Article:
Silvio Simac does not need an introduction, doesn’t he?

If you watched at least one of movies as Undisputed II: Last Man Standing, Transporter 3, or Man of Tai Chi surely you know the character.

Silvio Simac in action

Impressive achievements of Silvio Simac

  • 7° Dan Black Belt in ITF Taekwondo,
  • 5° Dan in Choi Kwang Do,
  • 3° Dan in Kickboxing,
  • 1° Dan in Brithai Karate
  • 1° Dan Black Belt in Combat Self-Defence

What is the lifetime strategy standing behind his success? What sort of training and diet he follows?

We asked Silvio these and other questions. So if you want to discover the secret sauce behind the scenes, stay with us.

Lights on. Action!

1. Thank you Silvio for taking your precious time. We really appreciate it. As first, could you share with us your training routine?

 First of all, I would like to mention, I have been training religiously for 32 years, committed and devoted to my health and fitness goals.

My journey began parallel to me taking up martial arts at the age of 12. Being inspired by Bruce Lee, his agility, speed, power and physical shape he emerged in the early 1970’s planted the seed for my future development.

My training methods, principles, and purpose have changed considerably over the years, evolved and changed as my goals altered.

When I was competing in martial arts at an international level, my strength and conditioning were both long and intense.

Combining and nurturing all qualities and components of an athlete I early on identified and labelled as the S – Factor

Skill, Strength, Speed, Stamina, Suppleness and Strategy

Some weekends when I was preparing for international championships, I would train 6 hours a day split between 3 sessions and under the guidance of instructors and coaches so no mercy was spared and I was continuously pushed out of my comfort zone thankfully which facilitated towards my progress.

Today and over the last 15 years and since I stopped competing in martial arts, I train 5 days a week, twice a day. My workouts are intense and I only rest 60 seconds between any sets.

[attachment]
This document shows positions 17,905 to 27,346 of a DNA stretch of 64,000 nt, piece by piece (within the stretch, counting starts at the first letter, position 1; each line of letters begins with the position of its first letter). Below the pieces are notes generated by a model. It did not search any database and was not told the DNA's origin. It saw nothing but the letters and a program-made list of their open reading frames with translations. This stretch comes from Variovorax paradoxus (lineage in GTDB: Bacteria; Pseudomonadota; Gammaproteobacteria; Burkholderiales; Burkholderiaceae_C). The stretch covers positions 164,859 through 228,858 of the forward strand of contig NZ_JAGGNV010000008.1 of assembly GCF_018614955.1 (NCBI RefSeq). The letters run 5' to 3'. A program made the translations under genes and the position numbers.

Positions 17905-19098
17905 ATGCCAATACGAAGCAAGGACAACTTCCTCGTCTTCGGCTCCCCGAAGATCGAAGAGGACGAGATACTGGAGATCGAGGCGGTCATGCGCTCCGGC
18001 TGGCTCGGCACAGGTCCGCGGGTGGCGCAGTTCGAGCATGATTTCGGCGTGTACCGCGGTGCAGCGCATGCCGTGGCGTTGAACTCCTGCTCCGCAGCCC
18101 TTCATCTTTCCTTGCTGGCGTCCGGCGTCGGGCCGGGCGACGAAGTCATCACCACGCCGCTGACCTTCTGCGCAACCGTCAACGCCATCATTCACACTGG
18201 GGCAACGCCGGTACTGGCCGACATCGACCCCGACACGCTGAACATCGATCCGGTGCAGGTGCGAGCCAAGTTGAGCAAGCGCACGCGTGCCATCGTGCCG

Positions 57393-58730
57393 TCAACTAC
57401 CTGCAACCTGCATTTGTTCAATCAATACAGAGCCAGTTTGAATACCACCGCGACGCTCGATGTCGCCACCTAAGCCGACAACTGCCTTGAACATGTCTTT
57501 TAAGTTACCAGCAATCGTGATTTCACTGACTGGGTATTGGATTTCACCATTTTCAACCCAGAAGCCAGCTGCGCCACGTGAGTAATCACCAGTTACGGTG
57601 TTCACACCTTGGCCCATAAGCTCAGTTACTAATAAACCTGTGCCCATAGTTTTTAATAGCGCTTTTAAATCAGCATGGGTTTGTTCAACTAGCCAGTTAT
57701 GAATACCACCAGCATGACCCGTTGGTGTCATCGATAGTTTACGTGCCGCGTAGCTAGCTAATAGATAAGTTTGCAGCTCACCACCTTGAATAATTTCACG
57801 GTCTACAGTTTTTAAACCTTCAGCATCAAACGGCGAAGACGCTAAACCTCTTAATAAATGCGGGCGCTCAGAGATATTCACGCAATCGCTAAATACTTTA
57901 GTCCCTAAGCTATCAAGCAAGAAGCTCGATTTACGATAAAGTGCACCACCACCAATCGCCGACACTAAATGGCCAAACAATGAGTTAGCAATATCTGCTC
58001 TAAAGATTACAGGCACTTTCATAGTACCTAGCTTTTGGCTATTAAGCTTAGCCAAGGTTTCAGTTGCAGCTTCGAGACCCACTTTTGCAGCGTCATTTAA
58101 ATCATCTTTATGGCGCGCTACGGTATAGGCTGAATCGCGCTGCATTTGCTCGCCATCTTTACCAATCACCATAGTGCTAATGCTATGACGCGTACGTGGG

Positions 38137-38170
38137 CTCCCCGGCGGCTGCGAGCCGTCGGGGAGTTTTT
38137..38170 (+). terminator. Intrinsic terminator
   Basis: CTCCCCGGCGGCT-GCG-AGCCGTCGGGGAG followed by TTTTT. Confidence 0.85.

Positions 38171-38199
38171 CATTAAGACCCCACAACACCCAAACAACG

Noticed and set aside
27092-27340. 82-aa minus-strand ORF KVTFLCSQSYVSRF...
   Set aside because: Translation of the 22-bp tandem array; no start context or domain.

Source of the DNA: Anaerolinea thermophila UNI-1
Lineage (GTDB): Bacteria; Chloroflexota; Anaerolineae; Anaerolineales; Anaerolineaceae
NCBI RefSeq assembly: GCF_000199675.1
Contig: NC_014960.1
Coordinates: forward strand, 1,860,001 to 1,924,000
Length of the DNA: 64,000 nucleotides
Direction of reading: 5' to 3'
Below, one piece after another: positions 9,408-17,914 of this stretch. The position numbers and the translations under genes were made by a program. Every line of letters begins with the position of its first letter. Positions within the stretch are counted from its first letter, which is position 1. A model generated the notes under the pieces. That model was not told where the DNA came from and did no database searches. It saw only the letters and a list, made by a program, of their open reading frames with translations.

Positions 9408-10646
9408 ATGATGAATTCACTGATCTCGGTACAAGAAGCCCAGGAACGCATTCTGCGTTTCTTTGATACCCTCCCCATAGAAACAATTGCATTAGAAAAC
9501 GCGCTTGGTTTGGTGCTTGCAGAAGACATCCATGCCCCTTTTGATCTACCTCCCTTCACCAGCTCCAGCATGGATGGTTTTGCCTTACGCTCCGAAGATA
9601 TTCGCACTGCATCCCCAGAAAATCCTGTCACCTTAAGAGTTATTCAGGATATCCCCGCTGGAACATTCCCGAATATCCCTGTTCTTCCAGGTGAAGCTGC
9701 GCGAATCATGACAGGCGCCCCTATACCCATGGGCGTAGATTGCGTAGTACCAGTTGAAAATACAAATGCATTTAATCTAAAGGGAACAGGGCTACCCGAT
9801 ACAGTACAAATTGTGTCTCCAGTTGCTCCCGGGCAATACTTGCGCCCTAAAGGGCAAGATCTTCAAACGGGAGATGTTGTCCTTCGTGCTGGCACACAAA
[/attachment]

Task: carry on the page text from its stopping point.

2. What do you eat? Do you follow any principles?

 I have been following intermittent fasting for just over 15 years.

From 8 pm till 2 pm, the next day is fasting, so I only have a window of 6 hours within which I consume food and nourish myself.

  • At 2 pm I break my fast. It’s 2.5 hours prior to my 2nd workout. Usually a mix of granola, high in nuts and seeds with a teaspoon of cinnamon and 35 grams of Stay Lean Complete Protein.
  • Then I will have a slice of grilled meat or fish with green vegetable in the evening around 6 pm
  • My last meal will be at 8 pm with some Greek yogurt and protein. 

No, or low carbs. NO sugar and wheat.

I believe that conventional bodybuilding eating habits are not particularly good for our health long term. Let’s face it humans have been evolving for 300,000 years and our food abundance has only been present for the last 50 years.

Take a look at animal species who fast. Lions and Tigers.

They get a meal every 4 – 5 days. They are super lean and muscular.

Then take a look at elephants and sheep. They graze and they are weak and fat. Yes, elephants are weaker than humans pound for pound.

Some of you will say, “But they are animals and different rules apply”.

My answer to that is We all came from the same stardust and gravitational pull applies to all species of animals as do physics and biology.

silvio simac

3. You are so flexible and at the same time impressively muscular. How do you achieve it? How often you stretch to get to that level? 

 As I have said in my previous answer early on in my journey, I identified components and qualities of an Athlete,

Skill, Strength, Speed, Stamina, Suppleness and Strategy.

Taking one component out of the equation is like removing a component out of a transistor radio.

No matter how small or insignificant it may seem, the transistor radio will seize to work.

I have always taken a holistic approach to my athletic development nurturing all areas that will make me a better fighter and a warrior.